The scientific principles behind thorium reactors have existed for many decades. In the early days of the nuclear industry there were numerous studies supporting the notion that “thorium could be used as a precursor to nuclear fuel to run electricity-generating power plants.” And yet, today 100% of U.S. nuclear power is derived by Light Water Reactors (LWRs), which use the highly radioactive and volatile element of uranium to produce power at high pressures. Looking forward, while nuclear power has generated about 20% of U.S. energy since 1990, a 2016 report from Idaho National Laboratory estimates a drop to 10% of U.S. energy generation as old LWRs are shut down, due to old age, while a combination of regulatory hurdles, cost pressures, and a lack of research prevent the development of new nuclear power generation.
And yet, despite years of stagnation in U.S. nuclear power use and projections of steep declines in its future use, the U.S. nuclear industry has been reluctant to pursue new forms of nuclear energy generation, such as thorium powered molten salt reactors (MSRs). As a result, proponents of thorium energy have had no choice but to turn to U.S. rivals to continue R&D with this technology. The potential risks to U.S. energy security and U.S. competitiveness of falling behind in next-generation nuclear power are clear; but the lack of financial support in the U.S. continues to restrict engineering projects that could lead to wide-scale development of thorium reactors.
There are numerous potential benefits to thorium based nuclear power. Thorium is far less radioactive than uranium, it produces much less waste which is also less radioactive, it is three to four times more abundant than uranium, and it is much more challenging and costly to weaponize. Thorium reactor designs are also, at least theoretically, much safer due to the fact that they cannot melt down, at least not to the extent that a LWR can, and they have the potential to be much more energy efficient than uranium reactors.
In the past, political obstructions, defense industry preferences, and regulatory hurdles may have played a role in hindering thorium energy’s development. That has resulted in a lack of long term operational experience that continues to plague the technology to this very day and makes it incredibly difficult to compete with uranium powered LWRs. However, today the main issues plaguing the technology have much more to do with the exorbitant cost of getting the technology off the ground, especially considering the numerous engineering difficulties that still need to be addressed. From an engineering perspective, thorium is more challenging to process than uranium since it melts at much higher temperatures than uranium dioxides, and, during reprocessing, thorium becomes more radioactive than uranium. From a costs perspective, R&D and large scale construction of new reactors is immensely expensive and risky. Thorium works best in Molten Salt Reactors but few of them have been produced and design modifications are still struggling to address the highly corrosive nature of sodium at high temperature.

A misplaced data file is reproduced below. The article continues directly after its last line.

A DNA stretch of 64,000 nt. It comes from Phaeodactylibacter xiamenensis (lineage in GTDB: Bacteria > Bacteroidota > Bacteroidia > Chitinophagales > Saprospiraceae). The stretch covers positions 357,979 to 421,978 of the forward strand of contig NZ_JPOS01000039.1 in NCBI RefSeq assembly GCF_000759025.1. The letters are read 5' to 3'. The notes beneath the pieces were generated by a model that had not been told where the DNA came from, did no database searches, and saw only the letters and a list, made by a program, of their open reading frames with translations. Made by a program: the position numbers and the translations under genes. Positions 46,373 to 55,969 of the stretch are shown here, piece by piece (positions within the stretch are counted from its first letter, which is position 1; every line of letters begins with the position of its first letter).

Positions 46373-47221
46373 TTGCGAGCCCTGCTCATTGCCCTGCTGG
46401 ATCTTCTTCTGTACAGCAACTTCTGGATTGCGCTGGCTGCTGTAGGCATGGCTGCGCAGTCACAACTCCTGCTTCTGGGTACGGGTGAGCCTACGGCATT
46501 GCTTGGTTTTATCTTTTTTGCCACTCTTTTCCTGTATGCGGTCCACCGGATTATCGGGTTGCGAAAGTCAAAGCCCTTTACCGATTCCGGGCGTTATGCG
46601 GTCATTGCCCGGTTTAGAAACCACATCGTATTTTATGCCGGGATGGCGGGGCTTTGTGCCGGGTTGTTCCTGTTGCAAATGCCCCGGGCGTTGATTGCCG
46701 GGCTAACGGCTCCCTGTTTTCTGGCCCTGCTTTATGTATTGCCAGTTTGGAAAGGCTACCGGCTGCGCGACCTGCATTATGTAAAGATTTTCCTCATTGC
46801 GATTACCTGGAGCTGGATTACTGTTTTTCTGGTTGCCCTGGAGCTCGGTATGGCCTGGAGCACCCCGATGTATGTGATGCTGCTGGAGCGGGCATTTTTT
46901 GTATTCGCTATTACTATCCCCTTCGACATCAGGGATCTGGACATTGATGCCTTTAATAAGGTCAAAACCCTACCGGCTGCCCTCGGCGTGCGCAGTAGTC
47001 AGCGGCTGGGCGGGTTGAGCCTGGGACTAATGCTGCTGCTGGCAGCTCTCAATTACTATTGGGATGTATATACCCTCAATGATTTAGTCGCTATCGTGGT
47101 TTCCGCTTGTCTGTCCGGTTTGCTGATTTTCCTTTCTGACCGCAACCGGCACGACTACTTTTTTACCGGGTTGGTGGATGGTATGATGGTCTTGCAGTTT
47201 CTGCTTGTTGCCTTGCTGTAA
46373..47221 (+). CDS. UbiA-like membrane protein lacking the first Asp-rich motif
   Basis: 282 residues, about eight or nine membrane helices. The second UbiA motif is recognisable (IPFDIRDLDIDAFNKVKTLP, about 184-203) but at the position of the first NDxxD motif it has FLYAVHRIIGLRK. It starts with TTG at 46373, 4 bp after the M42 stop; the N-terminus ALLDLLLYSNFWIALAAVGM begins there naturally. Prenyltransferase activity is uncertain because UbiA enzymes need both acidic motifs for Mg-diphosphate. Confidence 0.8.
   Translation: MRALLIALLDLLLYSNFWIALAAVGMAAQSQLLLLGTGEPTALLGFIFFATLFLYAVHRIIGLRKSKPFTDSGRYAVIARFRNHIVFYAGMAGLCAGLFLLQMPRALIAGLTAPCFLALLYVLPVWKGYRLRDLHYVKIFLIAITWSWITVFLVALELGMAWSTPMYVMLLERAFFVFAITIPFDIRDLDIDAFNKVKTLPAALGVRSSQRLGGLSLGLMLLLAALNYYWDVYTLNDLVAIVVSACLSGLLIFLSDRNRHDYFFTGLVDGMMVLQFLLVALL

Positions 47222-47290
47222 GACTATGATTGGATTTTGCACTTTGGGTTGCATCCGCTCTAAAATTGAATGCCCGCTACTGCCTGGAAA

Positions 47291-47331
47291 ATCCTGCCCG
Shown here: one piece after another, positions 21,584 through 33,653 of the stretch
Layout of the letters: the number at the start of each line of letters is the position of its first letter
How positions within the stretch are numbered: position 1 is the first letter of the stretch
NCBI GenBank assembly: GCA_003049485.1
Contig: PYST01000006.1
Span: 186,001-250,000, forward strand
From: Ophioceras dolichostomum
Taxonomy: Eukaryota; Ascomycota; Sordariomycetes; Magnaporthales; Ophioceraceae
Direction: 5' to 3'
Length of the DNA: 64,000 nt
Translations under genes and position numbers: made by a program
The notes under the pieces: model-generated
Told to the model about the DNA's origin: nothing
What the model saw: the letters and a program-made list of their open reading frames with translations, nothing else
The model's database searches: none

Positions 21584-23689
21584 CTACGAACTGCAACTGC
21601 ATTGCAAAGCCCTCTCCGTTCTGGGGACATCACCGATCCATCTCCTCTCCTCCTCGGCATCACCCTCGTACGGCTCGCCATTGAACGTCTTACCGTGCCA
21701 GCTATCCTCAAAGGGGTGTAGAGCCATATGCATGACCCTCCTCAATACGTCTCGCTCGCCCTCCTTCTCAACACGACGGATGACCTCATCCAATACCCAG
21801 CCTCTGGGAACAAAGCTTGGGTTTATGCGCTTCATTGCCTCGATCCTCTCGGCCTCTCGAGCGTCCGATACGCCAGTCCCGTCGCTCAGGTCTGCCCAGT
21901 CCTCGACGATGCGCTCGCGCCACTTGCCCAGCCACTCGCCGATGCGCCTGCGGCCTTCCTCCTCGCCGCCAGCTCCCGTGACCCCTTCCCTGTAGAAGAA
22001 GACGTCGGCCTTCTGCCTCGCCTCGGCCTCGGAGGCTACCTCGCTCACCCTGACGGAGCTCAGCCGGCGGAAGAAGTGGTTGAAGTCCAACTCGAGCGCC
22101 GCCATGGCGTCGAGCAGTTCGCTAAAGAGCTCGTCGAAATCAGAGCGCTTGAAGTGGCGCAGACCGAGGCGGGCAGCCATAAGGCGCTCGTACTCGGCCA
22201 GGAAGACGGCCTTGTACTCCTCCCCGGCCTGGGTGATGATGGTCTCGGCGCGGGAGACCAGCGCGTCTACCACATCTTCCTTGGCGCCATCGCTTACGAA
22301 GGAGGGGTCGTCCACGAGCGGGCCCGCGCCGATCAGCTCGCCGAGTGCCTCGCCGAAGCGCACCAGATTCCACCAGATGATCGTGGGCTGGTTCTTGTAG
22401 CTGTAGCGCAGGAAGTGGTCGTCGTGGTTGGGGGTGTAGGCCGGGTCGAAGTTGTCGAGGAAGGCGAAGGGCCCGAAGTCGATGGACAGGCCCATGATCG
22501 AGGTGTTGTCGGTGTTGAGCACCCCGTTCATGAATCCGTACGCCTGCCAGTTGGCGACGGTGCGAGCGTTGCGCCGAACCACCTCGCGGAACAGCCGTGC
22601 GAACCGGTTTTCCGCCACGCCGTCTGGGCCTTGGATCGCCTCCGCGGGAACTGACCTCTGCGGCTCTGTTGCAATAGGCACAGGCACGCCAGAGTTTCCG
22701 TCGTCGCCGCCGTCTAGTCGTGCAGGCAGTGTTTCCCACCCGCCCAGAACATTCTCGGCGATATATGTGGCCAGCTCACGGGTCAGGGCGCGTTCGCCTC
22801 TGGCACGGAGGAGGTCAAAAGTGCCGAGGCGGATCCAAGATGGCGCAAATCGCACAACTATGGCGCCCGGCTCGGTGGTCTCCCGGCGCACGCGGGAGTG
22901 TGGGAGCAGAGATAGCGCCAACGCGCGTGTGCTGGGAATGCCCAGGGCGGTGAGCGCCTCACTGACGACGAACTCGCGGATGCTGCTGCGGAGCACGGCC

In the face of these challenges, there has been a lack of interest from the nuclear energy industry and a lack of financial backing from investors in the U.S. for thorium energy. As a result, the U.S. Department of Energy turned to China and signed a ten year Cooperative Research and Development Agreement in 2015, that builds on a previous Memorandum of Understanding, and allows the Oak Ridge National Laboratory and the Shanghai Institute of Applied physics to work together on the development of thorium powered molten salt reactors. China has plentiful reserves of thorium and is looking to develop emissions free energy sources that can meet their growing demand for energy. Additionally, China is not constrained by regulatory hurdles, initial costs, or the political blow-back of expanding nuclear power generation. According to Oak Ridge nuclear engineer Jess Gehin, “The Chinese, being relatively new to it, need technical support…[but], if they follow through and build a test reactor, there’s a lot of useful information that we could get from that.” However, this collaboration comes with substantial risks to U.S. energy security and future U.S. competitiveness.
While there are numerous obstacles that need to be overcome, the potential benefits and the lack of alternative options for emissions free base-load electricity generation presents a strong argument for at least moderate U.S. efforts at pursuing thorium powered nuclear energy. And yet, what seems like a no brainer of potentially safer, cheaper, and cleaner energy is being resisted in the U.S. because of the financial costs, engineering challenges, and a lack of long-term thinking in the nuclear power industry. As a result, nuclear proponents have been turning to countries like China to continue the development of this promising energy technology. If the U.S. wants to protect its status as the center of technological innovation and ensure its long-term energy security it must be willing to take the lead in next generation energy technologies before countries like China get too far ahead.